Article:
Mental illness has been known to be a major cause of homelessness with 150,000 to 200,000 of the 744,000 homeless populations having untreated psychiatric illnesses (Markowitz, 2006). Homeless people are one of the largest groups of people police officers encounter who have mental health problems.…

    • 1137 Words
    • 5 Pages
    Great Essays
  • Superior Essays

    Mental Health Disorders

    • 2011 Words
    • 9 Pages

    In the United States patients with mental illnesses are treated in a very primal and unfair manner. Furthermore, these sufferers of mental health disorders are subjected to violence in their daily lives. Not only can a sufferer become violent at any times, but when put around other sufferers the problems that can arise are limited. On the streets, violence is at an all time high where people suffering from a mental illness are either the perpetrators or victims. According to a recent article by CBC News “a police report called Vancouver 's Mental Health Crisis noted a 43 per cent increase in the past three years in admissions to St. Paul 's Hospital because of severe mental illness”(Proctor 2).…

    • 2011 Words
    • 9 Pages
    Superior Essays
  • Improved Essays

    The Treatment of Mentally Ill Offenders There is a major issue with the mental health treatment in our society. With much of America increasingly being diagnosed with a mental illness, it is still a much stigmatized disease. It is estimated that one out of every five Americans have been diagnosed with a mental disorder ranging from mild to severe. Yet, the extent of therapy and support programs available for the mentally ill is considerably insufficient. Deinstitutionalization ultimately had a negative impact on our society and was responsible in criminalizing the mentally ill.…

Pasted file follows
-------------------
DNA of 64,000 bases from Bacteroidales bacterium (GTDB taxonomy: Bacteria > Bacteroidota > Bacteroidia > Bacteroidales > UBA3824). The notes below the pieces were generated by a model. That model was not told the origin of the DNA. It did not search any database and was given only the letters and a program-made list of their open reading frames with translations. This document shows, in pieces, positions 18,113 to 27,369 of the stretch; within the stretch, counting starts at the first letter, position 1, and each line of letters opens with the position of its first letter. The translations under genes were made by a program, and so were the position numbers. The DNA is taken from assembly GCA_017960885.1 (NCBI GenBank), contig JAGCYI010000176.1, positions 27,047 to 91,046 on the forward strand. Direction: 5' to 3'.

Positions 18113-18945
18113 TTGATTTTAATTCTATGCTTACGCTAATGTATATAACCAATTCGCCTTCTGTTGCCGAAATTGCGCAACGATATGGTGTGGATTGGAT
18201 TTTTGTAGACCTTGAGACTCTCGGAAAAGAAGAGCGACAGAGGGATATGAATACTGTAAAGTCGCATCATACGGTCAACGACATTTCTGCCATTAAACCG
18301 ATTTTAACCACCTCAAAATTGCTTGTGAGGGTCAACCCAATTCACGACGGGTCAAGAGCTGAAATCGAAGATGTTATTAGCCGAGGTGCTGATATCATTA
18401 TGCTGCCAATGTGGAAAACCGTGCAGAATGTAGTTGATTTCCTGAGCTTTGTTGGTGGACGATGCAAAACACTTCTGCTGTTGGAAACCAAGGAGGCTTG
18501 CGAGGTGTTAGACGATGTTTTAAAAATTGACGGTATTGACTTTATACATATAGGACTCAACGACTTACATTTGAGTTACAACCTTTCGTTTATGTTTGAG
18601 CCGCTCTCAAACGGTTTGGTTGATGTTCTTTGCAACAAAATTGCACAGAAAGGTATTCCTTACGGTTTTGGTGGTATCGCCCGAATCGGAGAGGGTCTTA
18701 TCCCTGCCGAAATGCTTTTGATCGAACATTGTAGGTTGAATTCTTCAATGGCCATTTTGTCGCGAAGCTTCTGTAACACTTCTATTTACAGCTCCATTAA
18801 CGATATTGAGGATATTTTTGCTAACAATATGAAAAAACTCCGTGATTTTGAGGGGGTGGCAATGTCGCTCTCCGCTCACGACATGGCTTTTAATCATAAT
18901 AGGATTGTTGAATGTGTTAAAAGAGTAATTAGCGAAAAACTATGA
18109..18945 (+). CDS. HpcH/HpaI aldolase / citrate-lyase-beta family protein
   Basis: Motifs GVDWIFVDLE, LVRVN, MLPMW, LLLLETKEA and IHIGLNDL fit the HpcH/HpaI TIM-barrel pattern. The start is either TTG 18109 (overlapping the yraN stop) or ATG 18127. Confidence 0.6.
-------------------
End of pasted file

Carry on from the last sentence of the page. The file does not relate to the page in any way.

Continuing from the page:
• 1063 Words
    • 4 Pages
    Improved Essays
  • Great Essays

    Hart-Kerkhoffs decided to study the frequency of mental disorders in a particular type of juvenile offenders, sexual offenders in relationship to the recidivism rate. Two separate groups of juvenile offenders, one with child victims, and the other with teen or adult victims were studied, and of these groups 75% of them were found to have a mental disorder (Hart-Kerkhoffs, 2015). This shows the overwhelming rate of mental disorders amongst juvenile offenders, even finding more than one disease in many offenders. Additionally, two thirds of the youths were functionally weakened (Hart-Kerkhoffs, 2015). It is even estimated that a significant of rapes are committed juveniles, so that “26% of all sex offenders… and 36% of all sex offenders with juvenile victims were minors” (Hart-Kerkhoffs, 2015).…

    • 1644 Words
    • 7 Pages
    Great Essays
  • Great Essays

    It is paramount in the restorative justice movement that offenders meet their clients and see the damage that offending has caused to their victims. Furthermore, the movement suggests that it is important to provide mental health treatment to those offenders who are in need in order to help these offenders better adjust to society (Van Ness, Carleson Jr., & Strong 1989). It should be noted that mental health courts, and the restorative justice movement are relatively young and have only recently become popular. Thus, the research base is extremely limited. Due to limited sample sizes most of the reviewed studied do not meticulously define type of mental health treatment and diagnoses.…